I hate to be the one to say it, but this is one that neither of us can really comment on unless other data is available. It could be a genuine enigma. Or it could be a complete hoax (which was a popular thing in the 19th century). It isn't available for examination. Undoubtedly, significance-junkies and mystery-mongers would see this as some sort of evidence in and of itself, for its legitimacy, but the fact is that it is just as likely to be evidence for its illegitimacy -it may have been removed from "circulation" in order to prevent its true nature from being discovered and thus creating a scandal of a hoax.

    Therefore, I move that we stick to objects that have tangible and testable qualities. Anecdotal accounts of OOPAs would serve no purpose for either of us.

  9. #9
    Ok but I will list "lost" "reported" OOPAs and whom may have lost them, just for the record and no argument.

  10. #10
    Notice Skin says "perhaps not even electroplating of metals," nice try Skin.

  11. #11
    How about the Antikythera Device?

  12. #12
    Quote Originally Posted by nietzschefan View Post
    German archaeologist , Dr Wilhelm Konig also found copper vases plated with silver in the Baghdad Museum, excavated from Sumerian sites in southern Iraq, dating back to at least 2500 BCE. When the vases were lightly tapped, a blue patina or film separated from the surface, which is characteristic of silver electroplated onto copper base. It would appear then that the Parthians inherited their batteries from one of the earliest known civilizations.

    I guess Konig is a flake too?
    You're making quite a jump from a clay vessel dating to around the 3 century CE to a culture dating to around 3500-2300 BCE. Surely you aren't connecting these. The Koenig reference is usually cited to a Charles Berlitz novel (he, of course published his works as "fact"). I'm not even sure this guy really exists, but the Berlitz reference was to a 2000 year old vase if I'm not mistaken. No mention of the vases provenience is made nor of the published works where it can be evaluated. If the Sumerians were electroplating, they may have used a process that ionized metal, but this was a chemical process and not one of electrical technology that they understood as such.

    I have several references on my desk about Sumeria. I'll browse them and see if there's any mention of electroplated goods.

    For now, however, I'm off to a class.

  13. #13

  14. #14
    Lost:
    Dropa Stones:
    the two stone discs "vanished", according to Professor Wang Zhijun, the Director of the Banpo-Museum in March of 1994

    I have other lost finds - but they are not OOPAs so I leave them for another discussion.

  15. #15
    Quote Originally Posted by SkinWalker View Post
    You're making quite a jump from a clay vessel dating to around the 3 century CE to a culture dating to around 3500-2300 BCE. Surely you aren't connecting these. The Koenig reference is usually cited to a Charles Berlitz novel (he, of course published his works as "fact"). I'm not even sure this guy really exists, but the Berlitz reference was to a 2000 year old vase if I'm not mistaken. No mention of the vases provenience is made nor of the published works where it can be evaluated. If the Sumerians were electroplating, they may have used a process that ionized metal, but this was a chemical process and not one of electrical technology that they understood as such.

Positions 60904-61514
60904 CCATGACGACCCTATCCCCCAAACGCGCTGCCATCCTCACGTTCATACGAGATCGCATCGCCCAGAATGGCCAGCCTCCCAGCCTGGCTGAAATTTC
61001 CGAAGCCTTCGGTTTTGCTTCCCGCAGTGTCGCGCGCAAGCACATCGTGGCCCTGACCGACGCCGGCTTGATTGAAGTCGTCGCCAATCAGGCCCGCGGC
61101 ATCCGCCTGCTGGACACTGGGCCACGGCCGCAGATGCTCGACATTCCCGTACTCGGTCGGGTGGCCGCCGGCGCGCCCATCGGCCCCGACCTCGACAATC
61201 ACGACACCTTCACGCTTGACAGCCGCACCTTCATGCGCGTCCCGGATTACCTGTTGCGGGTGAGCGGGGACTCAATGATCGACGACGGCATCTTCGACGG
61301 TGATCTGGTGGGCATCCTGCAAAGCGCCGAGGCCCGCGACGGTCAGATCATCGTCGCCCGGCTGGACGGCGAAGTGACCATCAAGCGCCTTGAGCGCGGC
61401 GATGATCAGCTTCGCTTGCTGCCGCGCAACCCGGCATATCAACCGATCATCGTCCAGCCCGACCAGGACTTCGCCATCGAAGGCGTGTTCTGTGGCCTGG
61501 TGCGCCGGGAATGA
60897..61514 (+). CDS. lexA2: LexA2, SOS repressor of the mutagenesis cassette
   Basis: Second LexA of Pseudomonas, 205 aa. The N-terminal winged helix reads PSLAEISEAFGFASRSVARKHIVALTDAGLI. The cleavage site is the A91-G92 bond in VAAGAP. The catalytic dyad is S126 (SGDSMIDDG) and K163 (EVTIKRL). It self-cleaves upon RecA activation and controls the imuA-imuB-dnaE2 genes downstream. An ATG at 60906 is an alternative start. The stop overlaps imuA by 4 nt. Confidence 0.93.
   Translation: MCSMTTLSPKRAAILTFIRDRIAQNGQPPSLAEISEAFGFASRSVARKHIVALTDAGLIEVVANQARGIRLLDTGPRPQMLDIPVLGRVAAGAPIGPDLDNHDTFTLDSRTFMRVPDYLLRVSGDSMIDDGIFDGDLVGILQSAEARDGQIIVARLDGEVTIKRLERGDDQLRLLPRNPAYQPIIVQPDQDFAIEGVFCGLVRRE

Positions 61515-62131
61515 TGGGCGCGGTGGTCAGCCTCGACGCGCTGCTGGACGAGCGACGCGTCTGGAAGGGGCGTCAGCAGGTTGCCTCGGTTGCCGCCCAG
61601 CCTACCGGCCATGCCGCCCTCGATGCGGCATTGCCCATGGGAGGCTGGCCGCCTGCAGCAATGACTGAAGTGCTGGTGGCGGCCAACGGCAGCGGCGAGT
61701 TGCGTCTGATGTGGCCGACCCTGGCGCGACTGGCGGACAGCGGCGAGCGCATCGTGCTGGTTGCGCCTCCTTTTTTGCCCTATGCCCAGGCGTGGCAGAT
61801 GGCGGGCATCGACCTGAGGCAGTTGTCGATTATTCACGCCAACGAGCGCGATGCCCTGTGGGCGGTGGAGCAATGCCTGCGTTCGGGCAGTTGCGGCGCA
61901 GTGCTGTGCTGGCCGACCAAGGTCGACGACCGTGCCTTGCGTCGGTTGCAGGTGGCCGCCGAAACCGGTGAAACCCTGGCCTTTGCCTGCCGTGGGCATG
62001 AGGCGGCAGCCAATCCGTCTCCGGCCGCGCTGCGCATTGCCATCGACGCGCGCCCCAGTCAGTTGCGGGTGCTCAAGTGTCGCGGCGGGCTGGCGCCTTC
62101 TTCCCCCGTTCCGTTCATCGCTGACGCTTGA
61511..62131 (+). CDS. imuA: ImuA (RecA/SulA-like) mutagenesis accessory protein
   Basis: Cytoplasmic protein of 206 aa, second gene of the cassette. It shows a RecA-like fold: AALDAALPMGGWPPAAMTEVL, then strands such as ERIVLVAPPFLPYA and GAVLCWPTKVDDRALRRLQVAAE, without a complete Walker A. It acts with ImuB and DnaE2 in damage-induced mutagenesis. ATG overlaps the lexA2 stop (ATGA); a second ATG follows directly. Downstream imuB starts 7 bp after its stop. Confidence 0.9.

I have several references on my desk about Sumeria. I'll browse them and see if there's any mention of electroplated goods.

    For now, however, I'm off to a class.
    I thought Koenig was in charge of the Baghdad museum and he was examining other vases(not official "batteries") finding the evidence of electroplating. These were not necessarily batteries, but "electroplated" vases dating to Sumerian times. Conclusion, the Batteries are inherited technology from earlier times(yes Sumerian or earlier).

  16. #16
    Good point nietz, maybe Skin will learn that in class today.

  17. #17
    Well I envy him, I wish I was able to go back to school(maybe I'll win the lottery). I am not picking a fight with him here IAC, I am trying to have an honest discussion. Though one is able to learn a great deal on one's own means, discussion is probably the best things University has to offer. My only problem with modern universities, is that they seem to make everybody think the same way and it takes a real rebel to challenge mainstream thinking, even when it is necessary.

    I honestly am listening to him debunking this stuff and hold an open mind to "conventional" explainations. However I do differ in that I think these things have a much larger impact than mainstreamers will awknowledge.

    I want to move the thread towards discussion on to the Antikythera Device, however I will wait till the battery topic is exhausted.

  18. #18
    Google Maui's Tanawa as well, fascinating.

    Have you heard of the little bitty diorite (very hard) vase from Egypt that was somehow hollowed out? Amazing.

  19. #19
    Did not know about that one(the calculator), but i'm going to go along with Skinwalker on this one and only talk about physical objects we actually have. If we talked about all the odd hieroglyphics, this would go for 20 pages.

  20. #20
    Registered Senior Member
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    Quote Originally Posted by nietzschefan View Post
    http://en.wikipedia.org/wiki/Dorchester_Pot

    Would be interesting, except it got LOST by a museum(a common theme with this stuff - big culprit usually = Smithsonian)
    You may or may not believe in conspiracy theories, but a lot of people who would disappear things like this are just jerks to begin with. It's like a genetic disease.